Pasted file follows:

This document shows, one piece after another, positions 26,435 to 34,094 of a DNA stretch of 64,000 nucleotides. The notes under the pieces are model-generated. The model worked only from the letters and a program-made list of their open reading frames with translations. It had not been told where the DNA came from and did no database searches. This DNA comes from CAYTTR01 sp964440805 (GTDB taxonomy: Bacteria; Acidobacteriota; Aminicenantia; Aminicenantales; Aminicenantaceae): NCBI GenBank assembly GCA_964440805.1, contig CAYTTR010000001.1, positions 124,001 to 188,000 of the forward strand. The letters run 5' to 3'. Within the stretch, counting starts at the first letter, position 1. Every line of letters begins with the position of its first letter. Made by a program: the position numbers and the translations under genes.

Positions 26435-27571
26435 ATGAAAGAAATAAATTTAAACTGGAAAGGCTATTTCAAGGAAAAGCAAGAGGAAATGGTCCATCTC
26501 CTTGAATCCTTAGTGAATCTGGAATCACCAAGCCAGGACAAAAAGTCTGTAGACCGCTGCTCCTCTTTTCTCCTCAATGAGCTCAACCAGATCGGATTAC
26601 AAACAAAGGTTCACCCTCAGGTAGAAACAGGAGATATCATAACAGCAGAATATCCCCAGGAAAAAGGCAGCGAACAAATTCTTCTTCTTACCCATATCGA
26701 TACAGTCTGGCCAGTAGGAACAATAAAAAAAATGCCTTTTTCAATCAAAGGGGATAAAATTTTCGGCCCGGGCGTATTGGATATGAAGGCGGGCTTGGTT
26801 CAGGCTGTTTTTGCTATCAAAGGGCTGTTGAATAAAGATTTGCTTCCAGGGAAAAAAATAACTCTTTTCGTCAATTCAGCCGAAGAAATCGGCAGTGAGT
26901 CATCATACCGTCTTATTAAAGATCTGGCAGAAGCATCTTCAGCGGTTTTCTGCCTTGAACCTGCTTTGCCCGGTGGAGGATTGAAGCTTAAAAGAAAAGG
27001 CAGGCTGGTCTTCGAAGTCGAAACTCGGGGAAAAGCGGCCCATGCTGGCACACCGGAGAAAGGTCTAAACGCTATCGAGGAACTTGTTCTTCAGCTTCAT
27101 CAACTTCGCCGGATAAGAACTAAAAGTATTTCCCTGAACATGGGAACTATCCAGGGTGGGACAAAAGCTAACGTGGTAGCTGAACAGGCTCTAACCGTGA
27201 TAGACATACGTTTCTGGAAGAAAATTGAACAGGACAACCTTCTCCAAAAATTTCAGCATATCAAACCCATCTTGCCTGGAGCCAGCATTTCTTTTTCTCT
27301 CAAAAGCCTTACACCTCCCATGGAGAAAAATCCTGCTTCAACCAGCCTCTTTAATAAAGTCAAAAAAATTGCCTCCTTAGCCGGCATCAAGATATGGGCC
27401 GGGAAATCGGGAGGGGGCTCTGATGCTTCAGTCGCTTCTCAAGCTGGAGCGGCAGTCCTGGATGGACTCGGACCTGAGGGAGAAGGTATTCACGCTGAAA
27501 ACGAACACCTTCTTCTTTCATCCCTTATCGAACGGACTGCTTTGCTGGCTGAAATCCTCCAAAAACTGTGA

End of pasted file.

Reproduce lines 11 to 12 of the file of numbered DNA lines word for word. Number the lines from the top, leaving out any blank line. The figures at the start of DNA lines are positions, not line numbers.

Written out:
27201 TAGACATACGTTTCTGGAAGAAAATTGAACAGGACAACCTTCTCCAAAAATTTCAGCATATCAAACCCATCTTGCCTGGAGCCAGCATTTCTTTTTCTCT
27301 CAAAAGCCTTACACCTCCCATGGAGAAAAATCCTGCTTCAACCAGCCTCTTTAATAAAGTCAAAAAAATTGCCTCCTTAGCCGGCATCAAGATATGGGCC